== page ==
AT THE time, it didn't seem very significant. It was during a press trip to India about 15 years ago, when a group of three of us was following the late Lord Runcie, then Archbishop of Canterbury, on the equivalent of a state visit. We had managed to get ourselves appended to the official party, which meant garlands, seats on stage during three-hour welcoming ceremonies, presents from churches that could not afford them, and a semi- official car. It was semi- official because the local police had not been told about us, and kept trying to carve us out of the Archbishop's motorcade.
The car was semi in another way, too. It was fitted with an air- conditioning unit - the first, I think, I'd encountered. Delicious. But on a long, hot drive across country, our driver kept turning it off. We protested loudly, with appropriate gestures in case he hadn't understood, and he turned it on again, but only for two or three minutes. We argued again. He got increasingly distressed, and then finally pretended that the unit was broken. We continued to complain, but to no avail. At our next stop, the driver spoke to our host, who then explained what the problem was. Whereas the Archbishop was being driven around in a British consulate Rover, our car was an old converted Ambassador, not much changed from the 1950s prototype. With the air-conditioning unit on, the engine overheated and fuel consumption rocketed. Our driver had been trying to save us from breaking down, or being stranded, or both.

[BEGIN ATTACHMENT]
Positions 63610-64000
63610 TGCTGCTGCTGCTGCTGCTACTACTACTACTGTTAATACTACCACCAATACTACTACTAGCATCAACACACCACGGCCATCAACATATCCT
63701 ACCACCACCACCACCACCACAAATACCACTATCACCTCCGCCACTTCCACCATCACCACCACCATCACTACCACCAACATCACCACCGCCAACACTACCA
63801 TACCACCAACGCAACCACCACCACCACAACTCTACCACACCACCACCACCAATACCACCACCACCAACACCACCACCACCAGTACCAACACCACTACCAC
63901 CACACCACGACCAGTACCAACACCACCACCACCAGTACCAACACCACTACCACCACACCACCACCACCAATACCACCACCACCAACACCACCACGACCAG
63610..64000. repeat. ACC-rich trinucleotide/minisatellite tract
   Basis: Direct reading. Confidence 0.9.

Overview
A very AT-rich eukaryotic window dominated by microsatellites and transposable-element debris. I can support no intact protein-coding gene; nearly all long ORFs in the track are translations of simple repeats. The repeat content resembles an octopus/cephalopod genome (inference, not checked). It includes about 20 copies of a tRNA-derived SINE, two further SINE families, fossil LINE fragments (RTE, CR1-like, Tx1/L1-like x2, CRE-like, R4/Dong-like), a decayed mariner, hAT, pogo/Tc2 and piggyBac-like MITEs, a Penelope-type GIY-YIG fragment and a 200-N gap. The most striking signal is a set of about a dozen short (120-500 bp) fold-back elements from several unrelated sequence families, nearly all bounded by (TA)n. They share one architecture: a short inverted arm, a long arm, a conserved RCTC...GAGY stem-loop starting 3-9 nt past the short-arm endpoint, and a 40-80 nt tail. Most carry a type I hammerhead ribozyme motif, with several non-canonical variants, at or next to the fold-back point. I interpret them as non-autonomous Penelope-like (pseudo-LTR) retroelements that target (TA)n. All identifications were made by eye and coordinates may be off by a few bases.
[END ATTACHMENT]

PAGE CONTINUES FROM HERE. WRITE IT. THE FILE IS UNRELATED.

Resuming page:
I was reminded of this incident when I heard that the Bush administration was planning to renege on the Kyoto agreement on steps to combat climate change. It is tempting to treat it as a sermon illustration, and see it as symbolic: Developing World technology trying to keep up with First World wishes; the overheating planet unable to cope with human energy consumption. But I'm afraid the story needs to stay personal. Our expectation of personal comfort was too high, ridiculously so in a country where a bit of shade is the only respite from the heat that many millions can hope for.
Fifteen years have passed, and I am a few thousand miles away, but I cannot see that this changes the argument one jot. And yet, in practice, I have gone on ignoring the imbalance between my life style and that of the Indian families I saw living in concrete pipes beside the road into Bombay. My only inhibitor when heating my house is whether I have the cash to pay the fuel bills. Now, though, I am having my nose rubbed in the evidence that my choice of life style is actually making the life of those Indians worse. Greenhouse …